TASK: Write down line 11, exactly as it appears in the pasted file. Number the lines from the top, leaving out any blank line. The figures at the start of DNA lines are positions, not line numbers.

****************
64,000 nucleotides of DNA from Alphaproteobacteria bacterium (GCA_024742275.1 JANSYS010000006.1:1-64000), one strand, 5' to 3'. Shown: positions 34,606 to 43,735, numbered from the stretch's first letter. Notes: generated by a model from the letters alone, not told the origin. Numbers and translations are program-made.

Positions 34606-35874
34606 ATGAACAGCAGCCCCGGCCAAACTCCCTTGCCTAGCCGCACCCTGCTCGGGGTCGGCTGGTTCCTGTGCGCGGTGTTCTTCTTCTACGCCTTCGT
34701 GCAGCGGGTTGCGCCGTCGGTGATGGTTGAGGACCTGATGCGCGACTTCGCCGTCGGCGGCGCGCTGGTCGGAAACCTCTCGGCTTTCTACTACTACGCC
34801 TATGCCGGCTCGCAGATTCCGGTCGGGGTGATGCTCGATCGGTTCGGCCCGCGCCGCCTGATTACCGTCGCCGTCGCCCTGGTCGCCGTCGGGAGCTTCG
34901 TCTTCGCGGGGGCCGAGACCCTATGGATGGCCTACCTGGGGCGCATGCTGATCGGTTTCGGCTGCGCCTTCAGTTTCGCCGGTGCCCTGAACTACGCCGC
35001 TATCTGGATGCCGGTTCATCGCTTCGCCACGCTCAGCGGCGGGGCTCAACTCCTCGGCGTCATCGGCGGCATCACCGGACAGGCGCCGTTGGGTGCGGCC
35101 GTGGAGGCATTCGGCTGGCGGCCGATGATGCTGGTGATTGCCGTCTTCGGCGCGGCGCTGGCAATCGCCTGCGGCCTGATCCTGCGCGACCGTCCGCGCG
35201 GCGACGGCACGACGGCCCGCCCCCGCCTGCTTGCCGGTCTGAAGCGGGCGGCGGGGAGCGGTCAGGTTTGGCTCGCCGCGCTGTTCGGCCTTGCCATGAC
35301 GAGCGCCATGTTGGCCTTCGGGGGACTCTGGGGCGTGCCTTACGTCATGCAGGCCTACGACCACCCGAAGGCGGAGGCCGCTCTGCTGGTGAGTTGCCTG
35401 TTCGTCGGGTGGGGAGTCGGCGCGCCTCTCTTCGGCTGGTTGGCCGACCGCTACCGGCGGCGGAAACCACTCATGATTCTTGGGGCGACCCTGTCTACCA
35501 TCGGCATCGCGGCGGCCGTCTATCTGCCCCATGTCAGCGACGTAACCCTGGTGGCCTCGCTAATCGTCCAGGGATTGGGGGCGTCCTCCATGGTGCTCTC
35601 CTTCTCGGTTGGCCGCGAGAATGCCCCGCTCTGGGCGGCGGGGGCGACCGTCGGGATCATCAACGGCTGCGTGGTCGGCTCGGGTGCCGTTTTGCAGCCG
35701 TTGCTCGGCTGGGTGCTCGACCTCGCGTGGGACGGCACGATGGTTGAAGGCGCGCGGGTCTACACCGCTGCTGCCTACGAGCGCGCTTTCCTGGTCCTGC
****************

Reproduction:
35401 TTCGTCGGGTGGGGAGTCGGCGCGCCTCTCTTCGGCTGGTTGGCCGACCGCTACCGGCGGCGGAAACCACTCATGATTCTTGGGGCGACCCTGTCTACCA